Most people suffer from headaches, neck pains, fever and tiredness at times and put it down to simply being ‘under the weather’.
However, on occasions such symptoms can be an indication that something more serious is wrong – especially when they persist.
One such condition our clinical negligence team has come across with symptoms many patients don’t immediately realise to be serious is giant cell arteritis (GCA).
A condition which causes swelling of the temporal arteries, it should be considered by GPs – especially people aged over 60 – and treated urgently.
Preventable with early diagnosis and prompt treatment with steroids, delays in recognising the condition can lead to irreversible loss of vision.
Sadly, this is what happened to our client Jane Higgins, who despite going to her doctor three times over a three-week period with symptoms of continuing headaches, a stiff neck and pain in her jaw, was not referred to hospital for specialist review.
Why is it called giant cell arteritis (GCA)?
It is called ‘giant cell’ arteritis because abnormal large cells develop in the wall of the inflamed arteries. The arteries commonly affected are those around the head and neck area.
One of the arteries that is commonly affected is the temporal artery, which are found on each side of the head under the skin to the sides of the forehead (the temple area) – therefore, the condition is sometimes called temporal arteritis. Several arteries may be affected at the same time.
What are the common symptoms of GCA?
- Headache is the common symptom and occurs in about two thirds of people with GCA. This typically develops suddenly over a day or so, but it sometimes develops gradually over several days or weeks. The headache can be one-sided or on both sides and typically is mainly towards the front and sides of the head.
- Tenderness of the scalp over the temporal arteries is also common and you may be able to feel one or both of the inflamed temporal arteries under the skin, or see them in a mirror. They may look swollen or bruised and may have a rash over them.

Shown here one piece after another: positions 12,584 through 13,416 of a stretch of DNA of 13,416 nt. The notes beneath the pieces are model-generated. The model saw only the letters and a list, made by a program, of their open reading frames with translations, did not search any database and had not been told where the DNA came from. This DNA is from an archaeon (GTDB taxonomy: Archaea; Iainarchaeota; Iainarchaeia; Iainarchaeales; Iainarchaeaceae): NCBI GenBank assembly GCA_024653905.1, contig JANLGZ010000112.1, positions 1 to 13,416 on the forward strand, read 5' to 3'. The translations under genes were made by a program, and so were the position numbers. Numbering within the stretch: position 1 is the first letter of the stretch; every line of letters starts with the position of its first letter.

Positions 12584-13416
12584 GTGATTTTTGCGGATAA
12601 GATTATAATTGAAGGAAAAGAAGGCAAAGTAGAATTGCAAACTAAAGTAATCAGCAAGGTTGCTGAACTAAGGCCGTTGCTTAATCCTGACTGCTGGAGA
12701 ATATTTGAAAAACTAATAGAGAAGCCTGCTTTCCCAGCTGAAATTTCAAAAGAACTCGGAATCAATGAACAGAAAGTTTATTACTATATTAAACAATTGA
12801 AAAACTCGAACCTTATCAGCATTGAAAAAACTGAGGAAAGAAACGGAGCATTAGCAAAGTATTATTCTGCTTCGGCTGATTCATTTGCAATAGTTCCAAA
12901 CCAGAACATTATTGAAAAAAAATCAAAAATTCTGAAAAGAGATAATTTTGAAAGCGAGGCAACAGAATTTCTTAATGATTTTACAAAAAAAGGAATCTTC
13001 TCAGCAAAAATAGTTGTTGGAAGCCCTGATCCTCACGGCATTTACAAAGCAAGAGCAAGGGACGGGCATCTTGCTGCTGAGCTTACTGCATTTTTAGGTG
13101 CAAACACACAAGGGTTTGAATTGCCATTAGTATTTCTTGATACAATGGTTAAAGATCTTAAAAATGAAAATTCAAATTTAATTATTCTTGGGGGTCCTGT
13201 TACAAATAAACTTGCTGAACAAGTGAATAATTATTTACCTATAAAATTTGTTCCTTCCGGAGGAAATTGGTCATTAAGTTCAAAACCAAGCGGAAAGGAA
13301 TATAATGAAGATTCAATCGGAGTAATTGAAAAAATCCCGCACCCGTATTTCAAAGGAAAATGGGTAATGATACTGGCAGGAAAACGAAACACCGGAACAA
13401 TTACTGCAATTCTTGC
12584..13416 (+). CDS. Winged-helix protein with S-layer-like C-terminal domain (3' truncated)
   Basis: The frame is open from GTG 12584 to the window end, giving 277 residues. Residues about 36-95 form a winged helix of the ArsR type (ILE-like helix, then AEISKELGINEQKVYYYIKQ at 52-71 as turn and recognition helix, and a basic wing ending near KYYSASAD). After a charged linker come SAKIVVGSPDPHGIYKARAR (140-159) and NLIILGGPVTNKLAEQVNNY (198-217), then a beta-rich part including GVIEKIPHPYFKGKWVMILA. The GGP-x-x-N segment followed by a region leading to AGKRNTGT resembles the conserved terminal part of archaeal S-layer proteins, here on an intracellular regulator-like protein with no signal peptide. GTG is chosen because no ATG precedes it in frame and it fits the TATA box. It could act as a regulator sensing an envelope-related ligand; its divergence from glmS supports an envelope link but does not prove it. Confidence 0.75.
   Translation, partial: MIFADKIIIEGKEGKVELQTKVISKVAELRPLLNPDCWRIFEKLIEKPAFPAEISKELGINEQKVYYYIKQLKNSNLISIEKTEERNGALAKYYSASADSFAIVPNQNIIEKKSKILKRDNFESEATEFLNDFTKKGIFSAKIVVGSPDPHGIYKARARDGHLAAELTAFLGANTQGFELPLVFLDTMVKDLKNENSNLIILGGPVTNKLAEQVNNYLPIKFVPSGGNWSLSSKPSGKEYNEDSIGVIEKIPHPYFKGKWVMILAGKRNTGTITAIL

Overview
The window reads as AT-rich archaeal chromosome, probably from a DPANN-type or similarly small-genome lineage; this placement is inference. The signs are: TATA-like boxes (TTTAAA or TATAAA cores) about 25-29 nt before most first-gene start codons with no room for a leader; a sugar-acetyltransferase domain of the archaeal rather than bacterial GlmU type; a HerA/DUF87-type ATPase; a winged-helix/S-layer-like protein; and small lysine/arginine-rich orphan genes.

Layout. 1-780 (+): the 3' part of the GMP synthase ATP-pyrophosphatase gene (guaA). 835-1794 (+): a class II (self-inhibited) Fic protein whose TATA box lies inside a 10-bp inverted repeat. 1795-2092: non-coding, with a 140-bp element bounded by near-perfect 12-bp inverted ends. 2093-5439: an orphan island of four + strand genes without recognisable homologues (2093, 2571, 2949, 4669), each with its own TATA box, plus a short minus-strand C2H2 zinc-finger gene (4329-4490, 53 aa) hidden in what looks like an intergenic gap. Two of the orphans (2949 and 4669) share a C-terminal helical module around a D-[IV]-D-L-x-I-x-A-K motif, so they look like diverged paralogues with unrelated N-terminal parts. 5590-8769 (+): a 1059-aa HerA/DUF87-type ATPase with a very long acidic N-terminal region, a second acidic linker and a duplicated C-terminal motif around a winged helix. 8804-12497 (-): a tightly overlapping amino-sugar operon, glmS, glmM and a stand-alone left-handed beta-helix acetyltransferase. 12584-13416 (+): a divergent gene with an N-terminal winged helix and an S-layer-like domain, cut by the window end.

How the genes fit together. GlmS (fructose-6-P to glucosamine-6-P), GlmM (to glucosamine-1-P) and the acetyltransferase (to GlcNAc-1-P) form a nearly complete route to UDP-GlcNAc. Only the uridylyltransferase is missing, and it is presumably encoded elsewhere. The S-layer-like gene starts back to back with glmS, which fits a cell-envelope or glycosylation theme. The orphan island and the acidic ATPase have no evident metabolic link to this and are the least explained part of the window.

- Pain in the jaw muscles (jaw claudication) while eating or talking. This occurs in nearly half of affected people.
- Permanent partial or complete loss of vision in one or both eyes occurs in up to one in five affected people, and is often an early symptom. People who are affected typically report a feeling of a shade covering one eye, which can progress to total blindness. If untreated, the second eye is likely to become affected within one to two weeks, although it can be affected within 24 hours. Urgent treatment is therefore essential. A temporary loss of vision in one eye or double vision may occur as a ‘warning’ symptom before any permanent vision loss.
- Other general symptoms include tiredness, night sweats, fever, loss of appetite, and weight loss.
Why can GCA lead to blindness?
The most common arteries giant cell arteritis affects are the small arteries going to the eye. If one of these arteries becomes blocked it can cause permanent, serious visual problems, even blindness, in the affected eye.
Total or partial loss of vision may occur in up to 20 per cent of people with untreated GCA. Once vision is lost, there is little chance of recovery of vision, even with treatment. Therefore, treatment is aimed at preventing visual loss or, if visual loss has occurred in one eye, to prevent loss in the other eye.
It is because of these risks that GCA is a condition that warrants urgent treatment and diagnosis.
Once GCA is suspected, immediate treatment with high-dose steroids is recommended and patients should be referred urgently for temporal artery biopsy, which needs to be done within two weeks of starting treatment.
Commencing high-dose steroid treatment can prevent visual loss in a large majority of patients with GCA. However, once any visual loss has occurred, such treatment may prevent further deterioration but it is very unlikely that established visual loss could be reversed.
How common is giant cell arteritis?
GCA mainly affects people over the age of 60 and rarely affects people aged under 50, while women are more commonly affected than men. Statistics in the UK suggest a full-time GP may expect to see one new case every one to two years.
In practice, the condition should be suspected in anyone over the age of 50 with headache, scalp tenderness, temporary vision symptoms, or unexplained facial pain. Examination may show no abnormalities, but palpation of the temporal artery is often abnormal.
Headache and scalp tenderness are not essential to a diagnosis of GCA and their absence cannot be taken as an indication that the patient does not have the condition.